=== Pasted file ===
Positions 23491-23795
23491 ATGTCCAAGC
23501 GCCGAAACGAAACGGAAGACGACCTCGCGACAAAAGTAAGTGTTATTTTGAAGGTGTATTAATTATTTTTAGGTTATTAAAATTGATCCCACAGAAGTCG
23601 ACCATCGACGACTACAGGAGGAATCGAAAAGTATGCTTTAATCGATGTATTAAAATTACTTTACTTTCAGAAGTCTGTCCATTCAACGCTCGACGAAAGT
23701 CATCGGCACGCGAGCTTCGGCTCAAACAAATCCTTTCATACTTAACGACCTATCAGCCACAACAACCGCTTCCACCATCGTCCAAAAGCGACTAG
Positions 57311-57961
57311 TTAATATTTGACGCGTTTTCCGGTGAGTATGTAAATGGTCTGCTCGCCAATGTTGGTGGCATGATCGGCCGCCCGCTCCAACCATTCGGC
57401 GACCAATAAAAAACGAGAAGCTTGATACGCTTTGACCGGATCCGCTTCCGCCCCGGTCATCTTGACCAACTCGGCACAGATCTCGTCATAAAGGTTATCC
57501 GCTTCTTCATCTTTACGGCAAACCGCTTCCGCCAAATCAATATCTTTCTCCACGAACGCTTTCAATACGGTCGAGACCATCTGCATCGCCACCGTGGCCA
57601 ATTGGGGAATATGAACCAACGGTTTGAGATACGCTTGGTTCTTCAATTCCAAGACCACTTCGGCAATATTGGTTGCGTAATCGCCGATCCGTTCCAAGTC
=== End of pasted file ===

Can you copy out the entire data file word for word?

Positions 23491-23795
23491 ATGTCCAAGC
23501 GCCGAAACGAAACGGAAGACGACCTCGCGACAAAAGTAAGTGTTATTTTGAAGGTGTATTAATTATTTTTAGGTTATTAAAATTGATCCCACAGAAGTCG
23601 ACCATCGACGACTACAGGAGGAATCGAAAAGTATGCTTTAATCGATGTATTAAAATTACTTTACTTTCAGAAGTCTGTCCATTCAACGCTCGACGAAAGT
23701 CATCGGCACGCGAGCTTCGGCTCAAACAAATCCTTTCATACTTAACGACCTATCAGCCACAACAACCGCTTCCACCATCGTCCAAAAGCGACTAG
Positions 57311-57961
57311 TTAATATTTGACGCGTTTTCCGGTGAGTATGTAAATGGTCTGCTCGCCAATGTTGGTGGCATGATCGGCCGCCCGCTCCAACCATTCGGC
57401 GACCAATAAAAAACGAGAAGCTTGATACGCTTTGACCGGATCCGCTTCCGCCCCGGTCATCTTGACCAACTCGGCACAGATCTCGTCATAAAGGTTATCC
57501 GCTTCTTCATCTTTACGGCAAACCGCTTCCGCCAAATCAATATCTTTCTCCACGAACGCTTTCAATACGGTCGAGACCATCTGCATCGCCACCGTGGCCA
57601 ATTGGGGAATATGAACCAACGGTTTGAGATACGCTTGGTTCTTCAATTCCAAGACCACTTCGGCAATATTGGTTGCGTAATCGCCGATCCGTTCCAAGTC